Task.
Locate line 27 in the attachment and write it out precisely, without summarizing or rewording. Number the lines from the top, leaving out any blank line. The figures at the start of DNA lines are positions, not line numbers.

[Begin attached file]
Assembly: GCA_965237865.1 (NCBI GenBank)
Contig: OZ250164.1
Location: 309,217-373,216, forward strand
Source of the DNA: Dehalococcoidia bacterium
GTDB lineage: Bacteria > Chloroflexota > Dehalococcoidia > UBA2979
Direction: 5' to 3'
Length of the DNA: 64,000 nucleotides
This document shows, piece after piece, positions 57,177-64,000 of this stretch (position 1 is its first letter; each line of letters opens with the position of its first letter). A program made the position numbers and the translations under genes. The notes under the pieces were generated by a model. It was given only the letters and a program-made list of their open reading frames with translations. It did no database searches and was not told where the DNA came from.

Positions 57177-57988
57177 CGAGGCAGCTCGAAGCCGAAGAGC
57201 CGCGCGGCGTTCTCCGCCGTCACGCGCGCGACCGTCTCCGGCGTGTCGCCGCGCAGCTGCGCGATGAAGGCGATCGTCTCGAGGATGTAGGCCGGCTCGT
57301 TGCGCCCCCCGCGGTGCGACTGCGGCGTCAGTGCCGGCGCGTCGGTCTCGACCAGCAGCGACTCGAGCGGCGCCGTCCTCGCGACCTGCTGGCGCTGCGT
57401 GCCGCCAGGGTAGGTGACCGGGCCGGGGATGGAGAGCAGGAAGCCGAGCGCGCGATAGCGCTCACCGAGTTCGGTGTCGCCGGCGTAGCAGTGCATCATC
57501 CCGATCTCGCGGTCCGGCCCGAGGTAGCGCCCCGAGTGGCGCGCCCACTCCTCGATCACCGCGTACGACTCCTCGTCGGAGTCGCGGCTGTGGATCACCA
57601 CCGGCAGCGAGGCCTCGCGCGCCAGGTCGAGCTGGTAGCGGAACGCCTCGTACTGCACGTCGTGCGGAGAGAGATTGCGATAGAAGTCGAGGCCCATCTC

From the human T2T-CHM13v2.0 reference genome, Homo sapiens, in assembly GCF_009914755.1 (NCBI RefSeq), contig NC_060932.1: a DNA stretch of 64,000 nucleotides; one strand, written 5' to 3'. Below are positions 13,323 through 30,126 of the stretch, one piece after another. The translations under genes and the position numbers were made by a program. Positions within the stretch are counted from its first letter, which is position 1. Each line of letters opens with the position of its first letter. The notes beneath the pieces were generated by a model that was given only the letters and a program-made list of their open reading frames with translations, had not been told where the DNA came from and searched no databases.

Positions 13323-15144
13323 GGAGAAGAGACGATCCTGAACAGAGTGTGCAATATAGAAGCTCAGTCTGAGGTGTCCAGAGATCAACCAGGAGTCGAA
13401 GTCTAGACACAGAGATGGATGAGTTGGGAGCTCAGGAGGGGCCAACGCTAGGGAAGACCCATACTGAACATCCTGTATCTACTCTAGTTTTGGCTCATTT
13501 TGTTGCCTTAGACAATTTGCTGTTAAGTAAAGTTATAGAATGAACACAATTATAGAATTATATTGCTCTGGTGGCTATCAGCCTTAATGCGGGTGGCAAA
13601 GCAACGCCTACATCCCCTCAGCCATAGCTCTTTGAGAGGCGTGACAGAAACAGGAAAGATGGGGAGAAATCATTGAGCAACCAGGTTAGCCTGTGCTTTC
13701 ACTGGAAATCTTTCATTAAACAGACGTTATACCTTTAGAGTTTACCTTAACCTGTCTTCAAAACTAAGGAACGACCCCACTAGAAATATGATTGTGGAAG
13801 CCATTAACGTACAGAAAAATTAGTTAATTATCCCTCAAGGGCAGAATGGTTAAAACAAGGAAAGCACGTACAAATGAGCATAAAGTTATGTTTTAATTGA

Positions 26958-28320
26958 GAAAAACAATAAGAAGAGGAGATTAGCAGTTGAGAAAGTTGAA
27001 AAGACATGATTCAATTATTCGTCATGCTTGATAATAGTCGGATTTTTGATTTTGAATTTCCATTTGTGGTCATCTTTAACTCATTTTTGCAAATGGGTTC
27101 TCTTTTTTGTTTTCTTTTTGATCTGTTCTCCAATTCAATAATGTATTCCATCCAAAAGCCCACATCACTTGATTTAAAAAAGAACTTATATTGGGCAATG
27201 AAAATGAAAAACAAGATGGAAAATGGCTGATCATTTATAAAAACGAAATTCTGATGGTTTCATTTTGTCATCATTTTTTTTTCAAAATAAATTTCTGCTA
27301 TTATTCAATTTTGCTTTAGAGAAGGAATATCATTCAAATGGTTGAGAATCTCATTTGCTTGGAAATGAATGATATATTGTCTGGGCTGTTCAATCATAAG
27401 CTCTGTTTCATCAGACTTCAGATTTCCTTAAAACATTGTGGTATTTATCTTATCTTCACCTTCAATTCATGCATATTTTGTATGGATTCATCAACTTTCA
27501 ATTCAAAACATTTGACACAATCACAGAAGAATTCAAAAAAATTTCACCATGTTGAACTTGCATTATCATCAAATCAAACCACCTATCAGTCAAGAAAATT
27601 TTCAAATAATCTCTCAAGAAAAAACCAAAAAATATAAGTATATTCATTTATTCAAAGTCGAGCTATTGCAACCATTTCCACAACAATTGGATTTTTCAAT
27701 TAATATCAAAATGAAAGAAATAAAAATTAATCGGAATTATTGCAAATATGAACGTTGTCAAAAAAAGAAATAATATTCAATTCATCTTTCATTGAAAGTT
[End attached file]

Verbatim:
27101 TCTTTTTTGTTTTCTTTTTGATCTGTTCTCCAATTCAATAATGTATTCCATCCAAAAGCCCACATCACTTGATTTAAAAAAGAACTTATATTGGGCAATG